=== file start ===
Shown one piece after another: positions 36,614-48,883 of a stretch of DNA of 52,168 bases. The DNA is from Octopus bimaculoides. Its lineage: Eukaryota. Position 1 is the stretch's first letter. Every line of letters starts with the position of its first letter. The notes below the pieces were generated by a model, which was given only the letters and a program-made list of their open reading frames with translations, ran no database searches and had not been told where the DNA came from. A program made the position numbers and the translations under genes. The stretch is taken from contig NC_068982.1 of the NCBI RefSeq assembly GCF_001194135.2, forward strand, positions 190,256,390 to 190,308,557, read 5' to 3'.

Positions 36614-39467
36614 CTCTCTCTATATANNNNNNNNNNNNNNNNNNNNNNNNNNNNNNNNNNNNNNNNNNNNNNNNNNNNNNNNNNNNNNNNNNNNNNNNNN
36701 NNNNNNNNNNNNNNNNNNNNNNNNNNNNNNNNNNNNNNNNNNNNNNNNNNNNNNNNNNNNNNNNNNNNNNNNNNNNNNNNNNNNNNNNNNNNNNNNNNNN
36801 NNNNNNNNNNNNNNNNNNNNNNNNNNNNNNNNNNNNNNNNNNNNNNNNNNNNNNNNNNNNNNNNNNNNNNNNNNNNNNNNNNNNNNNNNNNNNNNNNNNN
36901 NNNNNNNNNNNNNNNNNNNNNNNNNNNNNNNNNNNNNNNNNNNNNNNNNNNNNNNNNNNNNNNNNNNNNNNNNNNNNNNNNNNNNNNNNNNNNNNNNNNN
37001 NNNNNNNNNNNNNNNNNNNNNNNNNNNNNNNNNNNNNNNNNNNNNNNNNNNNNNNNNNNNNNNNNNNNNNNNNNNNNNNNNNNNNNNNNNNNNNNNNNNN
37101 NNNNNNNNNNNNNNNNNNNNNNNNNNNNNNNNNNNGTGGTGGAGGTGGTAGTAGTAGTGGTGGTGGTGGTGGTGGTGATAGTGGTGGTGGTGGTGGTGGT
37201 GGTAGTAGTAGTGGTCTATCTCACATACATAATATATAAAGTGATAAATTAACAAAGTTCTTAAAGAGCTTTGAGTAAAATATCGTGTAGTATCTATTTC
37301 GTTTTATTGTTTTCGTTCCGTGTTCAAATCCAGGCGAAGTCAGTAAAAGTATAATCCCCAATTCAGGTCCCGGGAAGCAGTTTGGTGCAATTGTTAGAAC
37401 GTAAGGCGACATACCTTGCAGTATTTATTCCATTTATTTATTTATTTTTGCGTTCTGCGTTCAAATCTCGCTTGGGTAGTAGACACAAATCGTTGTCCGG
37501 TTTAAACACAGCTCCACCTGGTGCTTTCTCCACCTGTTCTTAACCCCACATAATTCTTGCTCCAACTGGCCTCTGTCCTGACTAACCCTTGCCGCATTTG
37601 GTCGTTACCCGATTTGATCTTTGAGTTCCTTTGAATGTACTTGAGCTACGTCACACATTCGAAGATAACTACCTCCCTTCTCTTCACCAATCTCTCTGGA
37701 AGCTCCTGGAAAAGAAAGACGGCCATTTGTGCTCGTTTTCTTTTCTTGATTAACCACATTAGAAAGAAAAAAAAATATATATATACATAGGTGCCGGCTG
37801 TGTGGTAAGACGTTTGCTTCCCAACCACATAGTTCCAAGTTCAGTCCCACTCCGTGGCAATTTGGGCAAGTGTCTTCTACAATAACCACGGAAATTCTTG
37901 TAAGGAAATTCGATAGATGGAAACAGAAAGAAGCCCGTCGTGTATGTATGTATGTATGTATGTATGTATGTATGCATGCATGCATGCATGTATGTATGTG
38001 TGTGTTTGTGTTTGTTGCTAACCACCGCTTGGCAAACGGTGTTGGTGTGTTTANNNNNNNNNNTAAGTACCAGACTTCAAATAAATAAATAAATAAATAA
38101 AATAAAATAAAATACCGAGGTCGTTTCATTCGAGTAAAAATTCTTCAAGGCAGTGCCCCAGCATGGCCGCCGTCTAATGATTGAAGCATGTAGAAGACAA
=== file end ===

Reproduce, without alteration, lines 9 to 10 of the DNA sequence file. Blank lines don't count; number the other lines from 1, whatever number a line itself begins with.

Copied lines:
37201 GGTAGTAGTAGTGGTCTATCTCACATACATAATATATAAAGTGATAAATTAACAAAGTTCTTAAAGAGCTTTGAGTAAAATATCGTGTAGTATCTATTTC
37301 GTTTTATTGTTTTCGTTCCGTGTTCAAATCCAGGCGAAGTCAGTAAAAGTATAATCCCCAATTCAGGTCCCGGGAAGCAGTTTGGTGCAATTGTTAGAAC